No biblical writer ever apologizes for informing his readers about God’s wrath, the hideousness of sin and their need to repent of it, nor the dread of impending judgment. Instead, all biblical writers have sought the employment of such knowledge as an occasion to declare the riches of God’s mercy and grace.
It is too common to hear preachers and others who exhort other believers say, “I am sorry too say this too you, but… ” or “I know this is a really difficult thing to hear…” as if to attempt an apology for the true state of things. Christ never apologized when he condmened the Pharisees for their impetuosity, but instead laid bare the state of their souls, God’s judgment of them, and the necessity of repentance. Christ was not sorry to inform all his disciples that they live in an age where evil men may go as far as to slaughter them for following him (cf. Matt 7:11; 10:16-25) and must forsake all things, even their own families, to follow him.
What is there to be ashamed of in the truth of scripture? God has declared it to be so, and should we cower from declaring? Certainly this is no easy task, since even Paul himself frequently asks the churches to pray that he might speak the word with all boldness. There is no safer route than to show a man the deadly peril with which he is faced, but to make an apology is to say that God’s word is insufficient and unwise.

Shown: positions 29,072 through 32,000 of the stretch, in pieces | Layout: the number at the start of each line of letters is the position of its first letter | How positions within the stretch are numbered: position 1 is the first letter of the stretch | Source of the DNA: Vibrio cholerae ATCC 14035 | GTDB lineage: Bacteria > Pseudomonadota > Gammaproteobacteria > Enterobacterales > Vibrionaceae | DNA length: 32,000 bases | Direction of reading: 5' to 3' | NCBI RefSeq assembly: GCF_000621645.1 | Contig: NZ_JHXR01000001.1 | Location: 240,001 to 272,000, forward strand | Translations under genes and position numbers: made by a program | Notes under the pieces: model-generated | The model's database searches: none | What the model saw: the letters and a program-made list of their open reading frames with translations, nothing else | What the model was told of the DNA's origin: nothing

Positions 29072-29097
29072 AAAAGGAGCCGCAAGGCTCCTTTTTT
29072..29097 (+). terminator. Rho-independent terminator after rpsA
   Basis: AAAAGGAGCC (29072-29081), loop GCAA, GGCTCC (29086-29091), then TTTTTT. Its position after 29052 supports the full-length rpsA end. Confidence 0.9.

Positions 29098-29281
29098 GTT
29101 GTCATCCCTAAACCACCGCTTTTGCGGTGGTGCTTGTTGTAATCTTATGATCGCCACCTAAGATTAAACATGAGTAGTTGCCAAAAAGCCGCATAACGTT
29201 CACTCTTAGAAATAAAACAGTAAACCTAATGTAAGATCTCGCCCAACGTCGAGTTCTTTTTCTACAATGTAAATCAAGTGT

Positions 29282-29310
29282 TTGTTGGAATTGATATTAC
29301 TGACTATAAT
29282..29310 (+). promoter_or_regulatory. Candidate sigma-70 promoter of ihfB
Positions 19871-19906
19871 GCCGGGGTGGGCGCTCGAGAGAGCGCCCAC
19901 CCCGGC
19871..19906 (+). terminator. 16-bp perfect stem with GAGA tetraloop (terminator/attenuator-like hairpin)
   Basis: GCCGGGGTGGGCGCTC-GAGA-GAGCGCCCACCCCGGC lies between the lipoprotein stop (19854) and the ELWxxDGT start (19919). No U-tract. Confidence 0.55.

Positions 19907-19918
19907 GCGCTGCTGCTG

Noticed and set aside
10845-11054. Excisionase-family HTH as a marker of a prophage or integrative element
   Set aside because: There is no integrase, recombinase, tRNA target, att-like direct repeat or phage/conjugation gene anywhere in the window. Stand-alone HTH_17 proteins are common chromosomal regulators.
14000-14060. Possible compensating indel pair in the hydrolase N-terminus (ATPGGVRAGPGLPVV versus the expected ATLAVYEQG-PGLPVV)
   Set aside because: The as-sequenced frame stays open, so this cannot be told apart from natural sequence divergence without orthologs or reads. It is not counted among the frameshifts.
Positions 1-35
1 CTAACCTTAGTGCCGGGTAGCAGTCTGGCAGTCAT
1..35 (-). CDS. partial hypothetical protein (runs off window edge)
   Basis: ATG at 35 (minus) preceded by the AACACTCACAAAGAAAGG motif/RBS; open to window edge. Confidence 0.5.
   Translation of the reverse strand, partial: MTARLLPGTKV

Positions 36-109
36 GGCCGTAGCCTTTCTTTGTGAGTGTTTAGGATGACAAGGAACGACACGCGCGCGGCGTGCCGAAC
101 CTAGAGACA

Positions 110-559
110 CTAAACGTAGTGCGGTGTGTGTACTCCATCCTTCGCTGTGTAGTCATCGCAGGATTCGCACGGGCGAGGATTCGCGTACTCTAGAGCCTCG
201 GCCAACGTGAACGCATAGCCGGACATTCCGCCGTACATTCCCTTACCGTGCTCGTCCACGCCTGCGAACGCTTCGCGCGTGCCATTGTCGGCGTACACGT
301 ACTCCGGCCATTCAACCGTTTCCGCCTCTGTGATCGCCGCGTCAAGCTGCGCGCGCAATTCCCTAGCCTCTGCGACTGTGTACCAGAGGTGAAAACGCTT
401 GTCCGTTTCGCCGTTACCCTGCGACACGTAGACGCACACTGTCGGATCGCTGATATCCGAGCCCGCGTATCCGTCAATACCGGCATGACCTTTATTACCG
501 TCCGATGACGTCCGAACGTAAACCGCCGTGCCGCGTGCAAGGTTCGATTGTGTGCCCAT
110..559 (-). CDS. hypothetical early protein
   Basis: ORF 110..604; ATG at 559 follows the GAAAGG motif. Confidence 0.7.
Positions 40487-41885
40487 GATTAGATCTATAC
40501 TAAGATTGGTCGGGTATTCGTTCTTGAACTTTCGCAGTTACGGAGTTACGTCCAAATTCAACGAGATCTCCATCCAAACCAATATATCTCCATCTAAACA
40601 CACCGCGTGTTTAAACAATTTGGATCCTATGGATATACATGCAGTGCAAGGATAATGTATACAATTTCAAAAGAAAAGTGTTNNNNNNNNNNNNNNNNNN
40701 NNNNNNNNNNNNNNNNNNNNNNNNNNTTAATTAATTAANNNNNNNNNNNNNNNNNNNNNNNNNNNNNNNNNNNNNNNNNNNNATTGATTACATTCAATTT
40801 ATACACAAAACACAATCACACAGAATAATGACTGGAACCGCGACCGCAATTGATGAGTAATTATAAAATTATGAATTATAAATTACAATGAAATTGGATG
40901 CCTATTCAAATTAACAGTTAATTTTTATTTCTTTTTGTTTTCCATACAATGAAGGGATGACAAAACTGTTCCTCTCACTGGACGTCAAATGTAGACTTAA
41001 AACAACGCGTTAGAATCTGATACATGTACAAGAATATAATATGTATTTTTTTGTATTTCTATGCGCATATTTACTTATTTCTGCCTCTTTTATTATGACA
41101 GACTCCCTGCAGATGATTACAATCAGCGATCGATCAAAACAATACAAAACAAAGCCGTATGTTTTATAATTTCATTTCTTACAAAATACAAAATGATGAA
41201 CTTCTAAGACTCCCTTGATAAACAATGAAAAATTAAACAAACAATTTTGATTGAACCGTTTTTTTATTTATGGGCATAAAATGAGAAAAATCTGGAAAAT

Only a fool would apologize for God’s words. It assumes that he has thought of a better course of action that a person might be delivered by than what God has planned and declared. Would you voice such an apology in the presence of almighty God? – “Lord, this is a sorry course of action you have taken and I believe that there is a less intrusive manner of informing this person, but if you say it must be so then I will do what you say, though with the reservation that this is a sorry course.” What a mockery such a line of reasoning would he to God’s eyes.
That God’s wrath is fierce and his judgment all-searching should be things we ought to delight in and declare with confidence and boldness. If we loathe that God is wrathful towards sin, then we do not rightly understand him. It should delight us to know that God exercises his wrath against sin and wrongdoing for it shows that he is faithful and just. If God were to not act in such a way, we should have no confidence that any sin, wrongdoing or injustice would ever be righted. God would at that moment be unfaithful and untrustworthy in regards to wrongdoing. How could one then apologize for God’s wrath – “I am sorry Lord that you are just, righteous and faithful…”?
Christians are those who rejoice in all of God’s truth, whether it be difficult or not. God has not asked us to pass judgment on his judgments, but simply declare them for what they are. We should see the declaration of these truths as an opportunity to then declare God’s mercy and grace towards us sinners who are in such a perilous state.